[ABOVE: Actors Daniel Day-Lewis, Tilda Swinton, Marion Cotillard and Javier Bardem at the 2008 Ceremony: Fusion of Britain, France and Spain]
The Academy Awards® has been a prominent part of American Film culture since the first telecast in 1927. However, in the last few decades, The Academy Awards® have become “a global habit” (Levy, 2003, p.39). The Oscar® telecast is seen in over two hundred countries worldwide establishing a Transnational connection. In recent years, The Oscars® have been streamed over the Internet with millions tuning in globally to see their favourite stars walk the red carpets, and their films being honoured. Levy expresses that “the Oscar® telecast is itself ultimately a far more important global media event than the Academy Awards® [itself]” (2003, p.18). The reason for this is that mainstream Hollywood awards are now viewed as a global event crossing nations and borders beyond the Kodak Theatre in Los Angeles. Even the precursors to The Academy Awards® such as the SAG awards, BAFTA awards and more importantly, the Golden Globes are being celebrated worldwide with millions tuning in through the mediums of television and the Internet. This creates a culture of transnationality as the world is united by the same event. Levy states “the fact that once a year people around the world talk about the same movies at the same time is an amazing phenomenon” (2003, p.26).
The Foreign Film category was introduced in 1948 after they had started being exhibited to audiences in the USA towards the end of World War II. Since then, the Academy Awards® has celebrated world cinema every year awarding a small independent film with the iconic golden statue. This creates a culture of transnationality as the Oscars® give recognition to world cinema and displays the acceptance of global film-making and smaller films in mainstream Hollywood. This acceptance breaks down borders of nationality and becomes Transnational.
Oscar® success can turn a film national to Transnational. A recent example of this is the enormous success of Danny Boyle’s Slumdog Millionaire (2008). A British film, made in India and honoured in America highlights the notion of transnationalism. The protagonist is British-Asian accompanied by a full Indian cast with an all British crew, creating a fusion between British and Indian culture. The film was honoured with the title of ‘Best Picture’ at the 2009 ceremony displaying how a small multicultural film can strike chords with audiences worldwide and merge cultures.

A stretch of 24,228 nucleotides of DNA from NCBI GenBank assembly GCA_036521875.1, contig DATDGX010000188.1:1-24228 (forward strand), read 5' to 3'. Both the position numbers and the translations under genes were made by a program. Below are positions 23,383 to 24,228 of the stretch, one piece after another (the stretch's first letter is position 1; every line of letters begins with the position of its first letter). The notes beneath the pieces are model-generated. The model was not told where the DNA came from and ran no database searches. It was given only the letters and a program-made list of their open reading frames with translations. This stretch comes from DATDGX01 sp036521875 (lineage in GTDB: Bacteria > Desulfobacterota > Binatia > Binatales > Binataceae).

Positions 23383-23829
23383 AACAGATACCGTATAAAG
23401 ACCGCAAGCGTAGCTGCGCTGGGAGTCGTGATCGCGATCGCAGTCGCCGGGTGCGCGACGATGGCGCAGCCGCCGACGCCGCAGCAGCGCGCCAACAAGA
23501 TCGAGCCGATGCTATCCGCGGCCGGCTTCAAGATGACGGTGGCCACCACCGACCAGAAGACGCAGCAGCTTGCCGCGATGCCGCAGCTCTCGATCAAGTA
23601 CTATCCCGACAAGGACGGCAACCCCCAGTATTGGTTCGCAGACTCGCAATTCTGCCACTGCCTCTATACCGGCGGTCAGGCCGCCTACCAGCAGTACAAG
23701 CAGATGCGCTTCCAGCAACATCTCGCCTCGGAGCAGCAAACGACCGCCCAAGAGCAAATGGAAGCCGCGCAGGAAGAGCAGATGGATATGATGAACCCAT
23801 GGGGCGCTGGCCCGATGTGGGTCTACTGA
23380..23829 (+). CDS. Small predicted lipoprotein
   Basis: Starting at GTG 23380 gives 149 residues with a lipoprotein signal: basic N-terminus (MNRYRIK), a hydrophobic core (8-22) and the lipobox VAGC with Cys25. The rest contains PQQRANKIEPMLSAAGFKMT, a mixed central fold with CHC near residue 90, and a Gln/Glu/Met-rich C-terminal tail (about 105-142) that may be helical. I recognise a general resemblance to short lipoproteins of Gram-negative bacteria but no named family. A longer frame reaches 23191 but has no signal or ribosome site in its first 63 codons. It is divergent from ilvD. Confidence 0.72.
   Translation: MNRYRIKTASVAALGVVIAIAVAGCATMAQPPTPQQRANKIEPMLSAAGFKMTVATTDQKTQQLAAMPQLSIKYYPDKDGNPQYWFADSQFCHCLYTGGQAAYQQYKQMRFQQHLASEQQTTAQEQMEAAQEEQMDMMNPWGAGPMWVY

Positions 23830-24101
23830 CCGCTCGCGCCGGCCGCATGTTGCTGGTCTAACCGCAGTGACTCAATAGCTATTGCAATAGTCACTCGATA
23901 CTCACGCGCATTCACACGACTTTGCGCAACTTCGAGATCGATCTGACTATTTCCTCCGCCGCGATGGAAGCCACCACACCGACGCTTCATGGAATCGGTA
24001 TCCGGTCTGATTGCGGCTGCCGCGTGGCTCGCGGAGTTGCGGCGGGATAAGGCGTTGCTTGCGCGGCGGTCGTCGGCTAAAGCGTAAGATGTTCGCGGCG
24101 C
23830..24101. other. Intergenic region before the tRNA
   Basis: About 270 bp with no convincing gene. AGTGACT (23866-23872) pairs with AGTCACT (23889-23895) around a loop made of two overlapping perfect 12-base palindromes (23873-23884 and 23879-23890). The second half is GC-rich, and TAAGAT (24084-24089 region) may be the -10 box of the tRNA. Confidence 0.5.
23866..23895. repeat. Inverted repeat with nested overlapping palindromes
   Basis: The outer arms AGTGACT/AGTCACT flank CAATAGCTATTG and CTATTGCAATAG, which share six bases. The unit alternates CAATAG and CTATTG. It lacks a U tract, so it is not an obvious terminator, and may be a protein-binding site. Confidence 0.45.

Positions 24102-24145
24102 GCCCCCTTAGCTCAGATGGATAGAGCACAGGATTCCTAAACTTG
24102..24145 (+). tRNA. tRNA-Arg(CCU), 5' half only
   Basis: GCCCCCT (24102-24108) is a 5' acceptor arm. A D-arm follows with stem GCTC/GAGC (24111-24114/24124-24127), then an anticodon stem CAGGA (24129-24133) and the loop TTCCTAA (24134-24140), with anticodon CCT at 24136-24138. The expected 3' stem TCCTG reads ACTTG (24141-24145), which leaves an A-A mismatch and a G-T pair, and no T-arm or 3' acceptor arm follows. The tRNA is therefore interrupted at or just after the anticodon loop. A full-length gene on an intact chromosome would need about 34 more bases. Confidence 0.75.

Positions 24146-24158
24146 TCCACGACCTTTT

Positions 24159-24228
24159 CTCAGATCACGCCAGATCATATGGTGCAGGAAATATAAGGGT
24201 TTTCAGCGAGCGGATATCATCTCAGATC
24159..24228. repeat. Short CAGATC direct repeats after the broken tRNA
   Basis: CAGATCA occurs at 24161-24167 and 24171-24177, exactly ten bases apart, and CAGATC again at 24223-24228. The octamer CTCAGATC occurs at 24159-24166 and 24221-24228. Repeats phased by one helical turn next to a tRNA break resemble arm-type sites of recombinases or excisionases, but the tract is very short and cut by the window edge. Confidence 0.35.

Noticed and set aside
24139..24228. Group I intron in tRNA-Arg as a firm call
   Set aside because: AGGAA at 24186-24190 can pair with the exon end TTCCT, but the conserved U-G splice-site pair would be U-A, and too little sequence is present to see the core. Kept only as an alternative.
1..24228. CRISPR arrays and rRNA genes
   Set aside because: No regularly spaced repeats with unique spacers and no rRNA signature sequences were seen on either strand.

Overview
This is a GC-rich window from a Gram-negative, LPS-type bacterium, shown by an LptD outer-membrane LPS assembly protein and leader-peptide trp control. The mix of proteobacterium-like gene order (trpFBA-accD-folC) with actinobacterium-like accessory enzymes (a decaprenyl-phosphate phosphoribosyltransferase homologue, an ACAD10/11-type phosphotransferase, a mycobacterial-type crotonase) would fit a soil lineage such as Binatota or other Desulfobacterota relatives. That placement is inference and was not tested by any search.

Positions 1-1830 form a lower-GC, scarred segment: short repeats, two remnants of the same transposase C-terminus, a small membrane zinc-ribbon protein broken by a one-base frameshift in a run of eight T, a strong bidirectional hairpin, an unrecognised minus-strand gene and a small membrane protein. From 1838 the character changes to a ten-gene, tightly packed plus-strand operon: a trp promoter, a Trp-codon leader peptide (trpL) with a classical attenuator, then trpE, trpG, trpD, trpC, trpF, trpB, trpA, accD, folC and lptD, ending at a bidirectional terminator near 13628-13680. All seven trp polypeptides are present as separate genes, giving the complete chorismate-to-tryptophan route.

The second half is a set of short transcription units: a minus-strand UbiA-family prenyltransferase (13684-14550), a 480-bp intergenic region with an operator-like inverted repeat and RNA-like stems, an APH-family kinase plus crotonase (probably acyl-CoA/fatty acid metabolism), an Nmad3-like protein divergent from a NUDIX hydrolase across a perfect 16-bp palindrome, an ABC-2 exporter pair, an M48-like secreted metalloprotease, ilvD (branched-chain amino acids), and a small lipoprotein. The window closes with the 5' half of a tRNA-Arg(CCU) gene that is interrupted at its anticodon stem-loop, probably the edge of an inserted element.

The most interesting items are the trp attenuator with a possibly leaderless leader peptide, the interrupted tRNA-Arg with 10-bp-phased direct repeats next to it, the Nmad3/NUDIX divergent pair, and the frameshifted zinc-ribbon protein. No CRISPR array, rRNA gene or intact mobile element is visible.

In recent years, Oscar® has celebrated other cultures and countries at their ceremony. Taiwan born Ang Lee was named ‘Best Director’ for the award winning Brokeback Mountain (2005), and Babel(2006) scored a total of six nominations and one win for Argentinian born composer Gustavo Santaolalla. This represents that Hollywood and the ceremony itself, cannot be fully classed as a national American event, when increasingly so as the years progress – the recipients of the awards are foreign. [ CLICK ON IMAGES TO ENLARGE: Below Left: Ang Lee, 2006 ceremony. Below Right: Gustavo Santaolalla, 2007 ceremony ]
Oscar® has awarded two actors the title of ‘Best Actress’ for work in Films not even in the English language. The first was Italian born Sophia Loren in La Ciociara (De Sica, 1960) and the most recent being French born Marion Cotillard for La Vie en Rose (Dahan, 2007). This suggests a world wide acceptance of foreign cinema that a Film does not have to be spoken in the default language of English for it to have been enjoyed by mainstream audiences. [ CLICK ON IMAGES TO ENLARGE: Below Left: Sophia Loren, 1961 ceremony. Below Right: Marion Cotillard, 2008 ceremony].
Some of the Film industry’s well known and respected actors such as Daniel Day-Lewis and Christian Bale are creating a culture of transnationality through their choice of roles. Both actors are British born yet the majority of their characters have spoken in American accents and other regional dialects. This emphasises how Hollywood studios no longer only look to national borders when casting their protagonists, but now look overseas to find their leading men/women, thus constructing this notion of Transnational film-making.
[ABOVE: Actor Daniel Day-Lewis in his Oscar winning role There Will Be Blood (2007). English/Irish descent masked by the impeccable American accent and method acting]